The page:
Conflict within families can distract the family from business issues that need to be addressed.
Families who lack a means for gaining outside perspective (e.g., an employment policy forcing family members to gain outside experience, board of directors) may not keep up with changes in their environments.
Families may underpay senior management, reducing their ability to attract the best non-family managers.
Families often operate their businesses more informally than non-family businesses (e.g., no job descriptions, management meetings at the dinner table, no performance review system). Although too much structure can slow a business down, lack of structure can cause poor decision making.
If you read carefully, you will notice that some strengths of a family business can also be weaknesses. For example, families can place such a high value on loyalty to employees may be unwilling to let underperformers go. Or families might have no experience outside their industry may be unwilling to listen to outside advice (the “not invented here” syndrome). The key is to understand these factors and manage them so they provide a positive rather than negative contribution.
Now that you are more aware of the impact your family can have on the business, what should you do about it? The next time your family gets together, schedule some time to talk about the family factor. See if you, as a group, can articulate the impact your family has on the business, both positive and negative. Then you can figure out where the opportunities and risks are for your family. Perhaps you have never promoted the fact that you are a family business to your customers. Maybe it would be a good selling point to demonstrate to them how committed you are to the industry. Or maybe it is time your family put an employment policy in place to ensure that family members working in the business bring in best practices from other companies. Whatever your opportunities or risks, put them down on paper and outline a plan for how you will address them. Some may be the responsibility of the family members working in the business. Some may belong to the family itself (e.g., minimizing the impact of family disagreements on the business). The key is not to bury your head in the sand. It is ok to admit that your family may have a negative impact on the business—every family does in one way or another. But if you are aware of the impact your family has on the business, you can create a plan to turn your family factor from negative to positive or make an even greater contribution to the business if you are already adding value.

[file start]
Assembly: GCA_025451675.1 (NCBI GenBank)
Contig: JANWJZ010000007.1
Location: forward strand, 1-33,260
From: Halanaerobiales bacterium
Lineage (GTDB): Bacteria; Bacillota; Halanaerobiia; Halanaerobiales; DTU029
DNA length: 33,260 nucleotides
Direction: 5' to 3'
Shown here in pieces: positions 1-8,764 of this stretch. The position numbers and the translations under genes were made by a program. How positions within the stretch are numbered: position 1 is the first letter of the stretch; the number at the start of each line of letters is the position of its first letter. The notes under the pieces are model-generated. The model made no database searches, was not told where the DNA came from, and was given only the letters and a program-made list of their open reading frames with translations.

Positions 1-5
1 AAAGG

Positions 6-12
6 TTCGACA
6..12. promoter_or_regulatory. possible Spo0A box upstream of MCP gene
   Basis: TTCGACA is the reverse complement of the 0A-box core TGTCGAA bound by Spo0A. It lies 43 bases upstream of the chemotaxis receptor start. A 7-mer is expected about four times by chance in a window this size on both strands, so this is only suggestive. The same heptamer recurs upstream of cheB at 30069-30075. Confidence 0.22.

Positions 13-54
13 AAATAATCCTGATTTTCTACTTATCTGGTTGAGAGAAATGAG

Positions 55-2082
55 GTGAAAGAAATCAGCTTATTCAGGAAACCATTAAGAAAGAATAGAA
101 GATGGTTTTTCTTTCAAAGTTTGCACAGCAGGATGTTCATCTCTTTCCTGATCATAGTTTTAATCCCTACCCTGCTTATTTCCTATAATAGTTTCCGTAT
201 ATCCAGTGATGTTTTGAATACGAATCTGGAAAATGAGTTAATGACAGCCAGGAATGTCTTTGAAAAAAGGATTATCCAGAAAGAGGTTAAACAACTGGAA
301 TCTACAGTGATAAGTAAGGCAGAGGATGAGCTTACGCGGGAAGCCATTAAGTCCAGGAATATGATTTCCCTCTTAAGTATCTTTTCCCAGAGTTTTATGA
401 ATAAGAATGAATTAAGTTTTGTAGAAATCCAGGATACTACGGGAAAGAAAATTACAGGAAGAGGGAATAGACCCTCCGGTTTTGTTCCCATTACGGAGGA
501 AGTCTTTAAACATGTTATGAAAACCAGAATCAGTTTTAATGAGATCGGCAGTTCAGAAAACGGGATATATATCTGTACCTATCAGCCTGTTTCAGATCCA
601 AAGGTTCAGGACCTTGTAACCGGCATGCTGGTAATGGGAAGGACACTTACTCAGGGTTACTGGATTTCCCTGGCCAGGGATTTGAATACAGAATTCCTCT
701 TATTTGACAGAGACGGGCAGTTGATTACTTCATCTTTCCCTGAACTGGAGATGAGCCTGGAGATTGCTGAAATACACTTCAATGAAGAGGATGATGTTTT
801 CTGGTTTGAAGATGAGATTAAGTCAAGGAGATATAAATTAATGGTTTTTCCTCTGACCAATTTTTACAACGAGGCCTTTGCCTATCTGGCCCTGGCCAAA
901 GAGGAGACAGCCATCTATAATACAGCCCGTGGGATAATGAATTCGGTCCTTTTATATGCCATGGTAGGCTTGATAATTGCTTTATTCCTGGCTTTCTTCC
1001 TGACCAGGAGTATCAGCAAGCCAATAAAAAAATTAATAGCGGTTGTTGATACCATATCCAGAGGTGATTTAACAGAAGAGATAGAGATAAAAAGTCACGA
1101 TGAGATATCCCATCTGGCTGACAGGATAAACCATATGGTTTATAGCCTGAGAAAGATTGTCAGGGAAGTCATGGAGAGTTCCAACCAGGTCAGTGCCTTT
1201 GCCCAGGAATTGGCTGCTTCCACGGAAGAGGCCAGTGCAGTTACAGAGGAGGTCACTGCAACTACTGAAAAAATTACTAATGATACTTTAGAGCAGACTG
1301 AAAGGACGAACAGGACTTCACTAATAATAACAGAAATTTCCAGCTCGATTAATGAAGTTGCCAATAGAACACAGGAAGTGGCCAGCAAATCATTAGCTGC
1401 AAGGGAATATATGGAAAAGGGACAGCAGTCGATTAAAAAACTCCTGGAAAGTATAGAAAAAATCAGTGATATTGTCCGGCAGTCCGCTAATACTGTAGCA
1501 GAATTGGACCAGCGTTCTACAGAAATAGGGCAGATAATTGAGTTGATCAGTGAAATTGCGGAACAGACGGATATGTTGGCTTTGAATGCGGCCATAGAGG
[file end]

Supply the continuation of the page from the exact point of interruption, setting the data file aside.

Articles purchased or downloaded from Family Business Consulting Group® are designed to provide general information and are not intended to provide specific legal, accounting, tax or other professional advice. Since your individual situation may present special circumstances or complexities not addressed in this article and laws and regulations may change, you should consult your professional advisors for assistance with respect to any matter discussed in this article. Family Business Consulting Group®, its editors and contributors shall have no responsibility for any actions or inactions made in reliance upon information contained in this article. Articles are based on experience on real family businesses. However, names and other identifying characteristics may be changed to protect privacy.
The copyright on this article is held by Family Business Consulting Group®. All rights reserved.
Articles may be available for reprint with permission. To learn more about using articles for your publication, contact email@example.com.